The two words aren't mutually exclusive and the concept of a farm-to-table enterprise has taken root in Atlanta's Sweet Auburn neighborhood.
Truly Living Well Natural Urban Farms, a five-year-old company which grows and sells fresh produce at various locations throughout metro Atlanta, opened a four-acre farm this month at the corner of Old Wheat and Hilliard streets.
The land for the Wheat Street Garden is being leased from the historic Wheat Street Baptist Church through its charitable foundation. The initial $120,000 funding for the project came from the Environmental Protection Agency and the Arthur M. Blank Family Foundation on behalf of the Atlanta Falcons Youth Foundation.
"The purpose of the Wheat Street Charitable Foundation is outreach ministry to provide housing and social services for the residents in that housing," said Rhonda Brown, foundation president.
"There was originally a 280-unit housing development on the site and after it was demolished, we did not want it to sit idle as we move towards more development," she said. "The urban farm is a perfect opportunity to keep in touch with our philosophy of helping the community."
Eventually though, the church wants to build housing on or near the site, though there isn't a timetable for when that will happen.
"We're going to see how it works for now," Brown said.
In the meantime, K. Rashid Nuri, Harvard-educated agriculture specialist, world traveler and Truly Living Well's founder, is running Wheat Street Garden.
The farm officially started operations Dec. 5 with a ground-breaking ceremony. Workers are at the farm daily from sunup to sundown.
The long-term goal, Nuri said, is for the farm to generate enough income to be self-sustaining.
"Our idea is we will use the grant money to build infrastructure," Nuri said.
"For example, I'll use the money we just got from [investor] Home Depot to buy the beds. Once we get the infrastructure in place, then we'll generate enough revenue to keep it going. I don't want to solely depend on grants."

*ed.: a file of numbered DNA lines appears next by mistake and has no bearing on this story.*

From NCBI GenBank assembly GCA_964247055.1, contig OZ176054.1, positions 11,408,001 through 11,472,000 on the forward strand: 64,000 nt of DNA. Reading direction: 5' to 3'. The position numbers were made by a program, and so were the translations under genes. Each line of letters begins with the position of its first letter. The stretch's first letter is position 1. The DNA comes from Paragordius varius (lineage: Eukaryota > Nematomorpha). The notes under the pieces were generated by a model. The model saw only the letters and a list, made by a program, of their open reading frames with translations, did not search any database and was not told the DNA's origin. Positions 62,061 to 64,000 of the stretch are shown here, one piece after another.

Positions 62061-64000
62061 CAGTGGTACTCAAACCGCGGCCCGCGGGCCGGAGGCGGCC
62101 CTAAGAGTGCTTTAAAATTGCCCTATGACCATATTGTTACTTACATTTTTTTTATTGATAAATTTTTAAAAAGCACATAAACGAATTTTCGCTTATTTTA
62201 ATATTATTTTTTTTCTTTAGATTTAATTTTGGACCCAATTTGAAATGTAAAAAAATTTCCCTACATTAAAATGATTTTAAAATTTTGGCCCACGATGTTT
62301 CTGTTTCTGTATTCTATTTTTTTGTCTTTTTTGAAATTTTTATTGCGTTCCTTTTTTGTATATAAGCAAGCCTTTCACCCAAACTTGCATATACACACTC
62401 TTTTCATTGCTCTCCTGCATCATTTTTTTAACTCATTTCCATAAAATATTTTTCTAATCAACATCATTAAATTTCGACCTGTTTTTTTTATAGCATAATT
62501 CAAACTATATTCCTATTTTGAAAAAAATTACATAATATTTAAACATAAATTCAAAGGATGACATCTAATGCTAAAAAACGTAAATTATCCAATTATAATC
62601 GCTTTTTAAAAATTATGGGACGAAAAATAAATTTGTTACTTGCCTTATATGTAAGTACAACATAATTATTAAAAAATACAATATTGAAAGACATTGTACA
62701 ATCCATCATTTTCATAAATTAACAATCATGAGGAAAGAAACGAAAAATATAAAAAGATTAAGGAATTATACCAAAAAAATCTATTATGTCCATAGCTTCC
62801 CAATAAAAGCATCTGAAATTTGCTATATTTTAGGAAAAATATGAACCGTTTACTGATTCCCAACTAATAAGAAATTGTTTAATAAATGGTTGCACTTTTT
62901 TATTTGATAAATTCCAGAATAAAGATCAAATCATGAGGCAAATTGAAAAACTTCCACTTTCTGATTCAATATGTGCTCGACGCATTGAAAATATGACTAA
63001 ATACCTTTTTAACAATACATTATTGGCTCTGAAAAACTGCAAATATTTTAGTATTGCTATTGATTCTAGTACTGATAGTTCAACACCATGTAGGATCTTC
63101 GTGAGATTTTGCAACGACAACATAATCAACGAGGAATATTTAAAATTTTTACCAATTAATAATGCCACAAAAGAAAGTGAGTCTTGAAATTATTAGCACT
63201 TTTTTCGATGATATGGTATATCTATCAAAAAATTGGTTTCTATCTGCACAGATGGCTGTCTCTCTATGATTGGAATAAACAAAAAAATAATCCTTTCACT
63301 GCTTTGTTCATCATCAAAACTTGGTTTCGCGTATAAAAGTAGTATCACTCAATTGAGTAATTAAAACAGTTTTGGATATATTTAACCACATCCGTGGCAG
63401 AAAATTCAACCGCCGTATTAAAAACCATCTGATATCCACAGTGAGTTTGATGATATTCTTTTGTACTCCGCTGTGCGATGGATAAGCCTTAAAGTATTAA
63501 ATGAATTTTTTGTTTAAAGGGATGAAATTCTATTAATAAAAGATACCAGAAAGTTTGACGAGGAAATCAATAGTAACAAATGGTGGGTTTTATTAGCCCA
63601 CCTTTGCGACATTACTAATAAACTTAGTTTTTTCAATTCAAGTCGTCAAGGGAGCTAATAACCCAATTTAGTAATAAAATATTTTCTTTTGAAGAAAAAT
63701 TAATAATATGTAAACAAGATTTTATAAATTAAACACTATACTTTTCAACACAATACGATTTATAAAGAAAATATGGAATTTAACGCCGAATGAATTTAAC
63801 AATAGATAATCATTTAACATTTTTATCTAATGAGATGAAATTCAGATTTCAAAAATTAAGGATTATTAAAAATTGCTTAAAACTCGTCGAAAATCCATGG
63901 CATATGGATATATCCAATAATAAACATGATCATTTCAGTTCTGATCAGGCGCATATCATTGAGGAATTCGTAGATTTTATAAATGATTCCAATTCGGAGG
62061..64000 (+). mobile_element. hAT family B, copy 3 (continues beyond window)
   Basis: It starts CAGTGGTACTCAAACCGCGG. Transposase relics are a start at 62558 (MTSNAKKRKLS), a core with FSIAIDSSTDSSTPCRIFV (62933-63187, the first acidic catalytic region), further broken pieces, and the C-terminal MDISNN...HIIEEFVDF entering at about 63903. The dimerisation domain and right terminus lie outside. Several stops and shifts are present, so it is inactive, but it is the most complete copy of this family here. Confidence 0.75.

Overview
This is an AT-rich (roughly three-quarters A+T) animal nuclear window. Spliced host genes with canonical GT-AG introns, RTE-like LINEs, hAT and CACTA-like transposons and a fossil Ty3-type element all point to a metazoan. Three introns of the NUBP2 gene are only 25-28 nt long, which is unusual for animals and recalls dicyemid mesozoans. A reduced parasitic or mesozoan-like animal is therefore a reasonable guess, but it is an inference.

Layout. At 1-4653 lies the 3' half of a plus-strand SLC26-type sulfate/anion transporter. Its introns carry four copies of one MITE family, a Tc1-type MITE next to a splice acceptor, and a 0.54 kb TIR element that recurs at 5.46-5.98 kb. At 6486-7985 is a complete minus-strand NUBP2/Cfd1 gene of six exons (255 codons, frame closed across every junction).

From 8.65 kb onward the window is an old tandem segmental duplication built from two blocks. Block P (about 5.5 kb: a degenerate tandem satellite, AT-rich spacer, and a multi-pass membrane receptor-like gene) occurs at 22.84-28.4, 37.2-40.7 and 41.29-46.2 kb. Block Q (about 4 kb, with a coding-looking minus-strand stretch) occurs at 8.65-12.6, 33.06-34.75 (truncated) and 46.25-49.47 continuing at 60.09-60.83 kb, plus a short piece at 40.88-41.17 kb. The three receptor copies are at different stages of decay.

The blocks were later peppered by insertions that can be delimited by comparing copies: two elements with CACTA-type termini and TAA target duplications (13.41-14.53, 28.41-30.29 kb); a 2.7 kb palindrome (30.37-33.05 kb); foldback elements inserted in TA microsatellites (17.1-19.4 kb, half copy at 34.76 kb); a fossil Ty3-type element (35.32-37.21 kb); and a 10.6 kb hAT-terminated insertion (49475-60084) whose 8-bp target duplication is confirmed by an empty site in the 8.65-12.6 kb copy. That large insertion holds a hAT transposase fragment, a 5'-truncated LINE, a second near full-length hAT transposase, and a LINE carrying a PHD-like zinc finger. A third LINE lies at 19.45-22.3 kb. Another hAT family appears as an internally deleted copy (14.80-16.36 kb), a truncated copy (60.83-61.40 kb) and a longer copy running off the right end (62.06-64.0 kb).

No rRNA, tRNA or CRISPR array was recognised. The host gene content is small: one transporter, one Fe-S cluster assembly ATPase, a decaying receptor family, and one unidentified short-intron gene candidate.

Truly Living Well wants to put fresh produce directly in the hands of the consumers first.
"Then, we'll focus on restaurants and stores," Nuri said.
However, the company already provides food to various restaurants, including Restaurant Eugene and Holeman & Finch in Buckhead and Home Grown in Reynoldstown.
While the urban farm is new to Sweet Auburn and neighboring Old Fourth Ward, it's just "a major expansion of our business," Nuri said.Truly Living Well's other farm is on Washington Road in East Point.
"This is the fifth year we've been doing this and they say it takes five to seven years to become an overnight success," he said, with a laugh.
Still, it's the biggest property the company has managed to date.
Asked if starting the venture just before winter makes sense, given that consumers associate farmer's markets with the summer and early fall months, Nuri said he's not concerned.
"We had our first harvest in June of 2006 and I have not missed a week of having food since. And people need food every day," he said.
The urban farm will start harvesting so-called "cool season" crops such as cabbage, mustard greens and spinach. It also is growing onions and garlic, which will be harvested in the spring.
What's more, Truly Living Well's business model generates revenue from multiple income streams, he said.
For example, it offers gardening classes and tours of its farms. The company also operates a market in East Point where people can buy food each week (on Wednesdays) with cash, or pay for the season in advance and pick up food at their leisure.
The Sweet Auburn farm will have a market that runs the same way, most likely beginning in February or March, he said.
"If we get this place really filled up, we might be able to start having a market every day," Nuri said. Initially, the urban farm will be open to the public for produce purchase on Fridays.
Agricultural education has been a key component of Truly Living Well's philosophy of farm-to-table food, he said.
"Folks are beginning to understand they need to be connected to their food," Nuri said.
"Food is so important. It doesn't come from Kroger or Publix. It comes from the ground."